Another W-2 filing season has come and gone. First quarter2015 returns will soon be filed. Now may be a good time to think about what payroll records you can get rid of. You can find that information in the Spring2015 issue of the SSA/IRS Reporter [SSA/IRS Reporter, Spring Cleaning of YourPayroll Records, Spring 2015].

Income, Social Security and Medicare Taxes: Employers must keep certain income, Social Security, and Medicare tax records for at least four years after the due date of the employee's personal income tax return(generally, April 15) for the year in which the payment was made. This information includes:
•the employer identification number (EIN);
•the employee's name, address, occupation, and SocialSecurity number;
•the total amount and date of each payment of compensation,and amounts withheld for taxes or otherwise (including reported tips and thefair market value of non-cash payments);
•the amount of compensation subject to withholding for federal income, Social Security, and Medicare taxes, and the corresponding amount withheld for each tax (and the date withheld if withholding occurred on a different date than the payment date);
•the pay period covered by each payment of compensation;
•the reason(s) why the total compensation and taxable amountfor each tax rate are different, if applicable;
•the employee's W-4 form;
•each employee's beginning and ending dates of employment;
•any statements provided by the employee reporting tips received;
•fringe benefits provided to employees and any required substantiation;
•adjustments or settlements of taxes;
•amounts and dates of tax deposits; and
•copies of returns filed (on paper or electronically), including: (a) Forms 941 (and any schedules), 943, 944, 945, 941-X, and W-3;(b) Copy D of Form W-2; and (c) any W-2 forms sent to employees but returned as undeliverable (the originals may be destroyed if the undeliverable forms are electronically reproduced).

Employers should also follow the four-year record-keeping requirement rule for wage continuation payments made to employees by an employer or third party under an accident or health plan. These records should include the beginning and ending dates of the period of absence, and the amount and weekly rate of each payment (including payments made by third parties). Employers should also keep copies of the employee's Form W-4S, Request forFederal Income Tax Withholding From Sick Pay, and, where applicable, copies of Form 8922, Third-Party Sick Pay Recap.

Claims for refund of withheld tax. Employers that file a claim for refund, credit, or abatement of withheld income and employment taxes must retain records related to the claim for at least four years after thefiling date of the claim.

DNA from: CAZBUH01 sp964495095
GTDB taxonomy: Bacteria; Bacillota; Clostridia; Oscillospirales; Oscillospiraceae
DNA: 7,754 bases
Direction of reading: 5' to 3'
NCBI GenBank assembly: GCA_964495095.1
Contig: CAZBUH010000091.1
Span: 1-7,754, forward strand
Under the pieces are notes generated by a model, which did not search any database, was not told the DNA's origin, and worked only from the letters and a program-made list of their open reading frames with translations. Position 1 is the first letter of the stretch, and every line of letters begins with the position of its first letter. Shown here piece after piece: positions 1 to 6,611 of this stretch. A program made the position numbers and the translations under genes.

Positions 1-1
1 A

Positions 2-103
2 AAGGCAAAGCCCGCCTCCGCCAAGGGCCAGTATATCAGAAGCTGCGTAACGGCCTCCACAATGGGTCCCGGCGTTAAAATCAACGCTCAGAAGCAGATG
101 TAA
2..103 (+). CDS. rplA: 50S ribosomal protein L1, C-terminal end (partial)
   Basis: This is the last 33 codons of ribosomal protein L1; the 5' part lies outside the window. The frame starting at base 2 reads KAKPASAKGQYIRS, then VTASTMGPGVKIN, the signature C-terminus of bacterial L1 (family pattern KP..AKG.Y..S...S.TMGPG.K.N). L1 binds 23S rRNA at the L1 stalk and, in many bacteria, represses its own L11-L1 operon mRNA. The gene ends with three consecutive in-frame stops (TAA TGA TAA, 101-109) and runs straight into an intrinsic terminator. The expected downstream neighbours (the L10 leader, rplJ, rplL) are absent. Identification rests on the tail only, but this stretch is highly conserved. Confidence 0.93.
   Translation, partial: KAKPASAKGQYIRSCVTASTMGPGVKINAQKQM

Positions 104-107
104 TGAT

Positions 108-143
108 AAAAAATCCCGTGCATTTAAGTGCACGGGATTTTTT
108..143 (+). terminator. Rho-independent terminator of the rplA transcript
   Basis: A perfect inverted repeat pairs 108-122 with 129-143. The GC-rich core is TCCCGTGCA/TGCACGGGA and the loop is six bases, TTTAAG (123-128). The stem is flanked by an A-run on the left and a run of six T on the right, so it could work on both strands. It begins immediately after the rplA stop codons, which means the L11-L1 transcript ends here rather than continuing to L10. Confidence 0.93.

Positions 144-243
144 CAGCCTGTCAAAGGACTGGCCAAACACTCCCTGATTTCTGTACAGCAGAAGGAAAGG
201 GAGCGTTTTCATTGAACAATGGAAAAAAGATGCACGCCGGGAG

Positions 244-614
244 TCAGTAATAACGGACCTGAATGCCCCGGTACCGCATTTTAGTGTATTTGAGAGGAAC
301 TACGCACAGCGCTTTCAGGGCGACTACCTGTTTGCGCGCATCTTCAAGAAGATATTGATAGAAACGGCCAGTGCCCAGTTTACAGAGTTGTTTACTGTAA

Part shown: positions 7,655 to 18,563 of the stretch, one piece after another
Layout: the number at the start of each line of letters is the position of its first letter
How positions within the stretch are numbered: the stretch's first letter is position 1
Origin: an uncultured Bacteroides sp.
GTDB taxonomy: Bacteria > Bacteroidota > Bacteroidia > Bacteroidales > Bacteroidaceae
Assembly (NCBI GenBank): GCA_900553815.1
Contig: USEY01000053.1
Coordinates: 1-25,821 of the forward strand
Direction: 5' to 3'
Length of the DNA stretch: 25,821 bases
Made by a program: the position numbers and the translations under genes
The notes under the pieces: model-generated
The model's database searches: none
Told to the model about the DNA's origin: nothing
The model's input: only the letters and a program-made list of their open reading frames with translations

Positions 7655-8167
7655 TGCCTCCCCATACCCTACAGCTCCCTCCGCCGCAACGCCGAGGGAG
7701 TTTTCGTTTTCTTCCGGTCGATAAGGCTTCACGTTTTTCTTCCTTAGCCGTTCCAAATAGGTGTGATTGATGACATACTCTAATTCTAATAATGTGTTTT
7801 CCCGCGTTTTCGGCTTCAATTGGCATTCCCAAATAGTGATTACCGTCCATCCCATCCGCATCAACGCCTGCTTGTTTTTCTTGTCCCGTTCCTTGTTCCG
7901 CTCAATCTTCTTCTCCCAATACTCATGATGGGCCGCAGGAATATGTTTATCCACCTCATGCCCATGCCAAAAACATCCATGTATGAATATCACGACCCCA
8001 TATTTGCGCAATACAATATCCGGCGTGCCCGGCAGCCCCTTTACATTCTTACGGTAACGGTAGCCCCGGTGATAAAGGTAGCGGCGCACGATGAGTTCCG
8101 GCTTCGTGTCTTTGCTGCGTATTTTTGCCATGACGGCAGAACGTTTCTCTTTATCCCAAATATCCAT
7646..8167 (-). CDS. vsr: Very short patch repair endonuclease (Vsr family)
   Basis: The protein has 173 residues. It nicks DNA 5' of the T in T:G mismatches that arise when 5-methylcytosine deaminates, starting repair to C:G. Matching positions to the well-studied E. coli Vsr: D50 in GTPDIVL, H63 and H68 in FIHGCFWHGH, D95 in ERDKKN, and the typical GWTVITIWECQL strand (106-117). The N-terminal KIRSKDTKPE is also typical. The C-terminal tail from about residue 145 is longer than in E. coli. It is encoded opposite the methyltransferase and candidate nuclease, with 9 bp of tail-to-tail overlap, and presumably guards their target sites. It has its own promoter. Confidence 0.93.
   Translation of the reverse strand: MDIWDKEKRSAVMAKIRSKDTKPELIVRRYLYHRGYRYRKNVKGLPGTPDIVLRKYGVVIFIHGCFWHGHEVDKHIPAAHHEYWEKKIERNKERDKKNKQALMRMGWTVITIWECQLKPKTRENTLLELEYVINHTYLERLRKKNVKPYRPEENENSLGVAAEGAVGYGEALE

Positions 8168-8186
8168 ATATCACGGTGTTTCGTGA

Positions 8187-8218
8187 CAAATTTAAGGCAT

Fringe benefit records. Code Sec. 6039D(b) requires employers with a health insurance, cafeteria, educational assistance, adoption assistance, or dependent care assistance plan providing benefits that are excluded from income to keep whatever records are needed to determine whether the plan meets the requirements for excluding the benefit amounts from income.

Observation: Code Sec. 6039D(b) does not specify how long records pertaining tospecified fringe benefits should be kept. Presumably, they are subject to the four-year rule under the “records in general rule” in Reg. § 31.6001-1(e), and,thus, should be kept at least four years after the due date for the return period that includes taxes related to the benefits, or the date the tax was paid, whichever is later.

Record keeping requirements for tip allocations. Employers must keep records substantiating any information returns and employer statements to employees regarding tip allocations for at least three years after the due date of the return or statement to which they relate.

Unemployment tax records. Employers subject to federal unemployment tax must keep records for at least four years after the due dateof Form 940, Employer's Annual Federal Unemployment (FUTA) Tax Return, or the date the required FUTA tax was paid, whichever is later, with respect to: (i)the total amount of employee compensation paid during the calendar year; (ii) the amount of compensation subject to FUTA tax; (iii) state unemployment contributions made, with separate totals for amounts paid by the employer and amounts withheld from employees' wages (currently, Alaska, New Jersey, and Pennsylvania require employee contributions); (iv) all information shown onForm 940 (with Schedule A and/or R, as applicable); and (v) the reason why total compensation and the taxable amounts are different, if applicable.

Other record-keeping requirements. The federal Department ofLabor (DOL) also requires certain records to be maintained, as do statewage-hour and state unemployment insurance agencies.

Penalties for noncompliance. Employers that fail to complywith federal record-keeping requirements may be subject to sizable penalties and large settlement awards if they are unable to provide the information requested by the IRS, or in an employment-related lawsuit.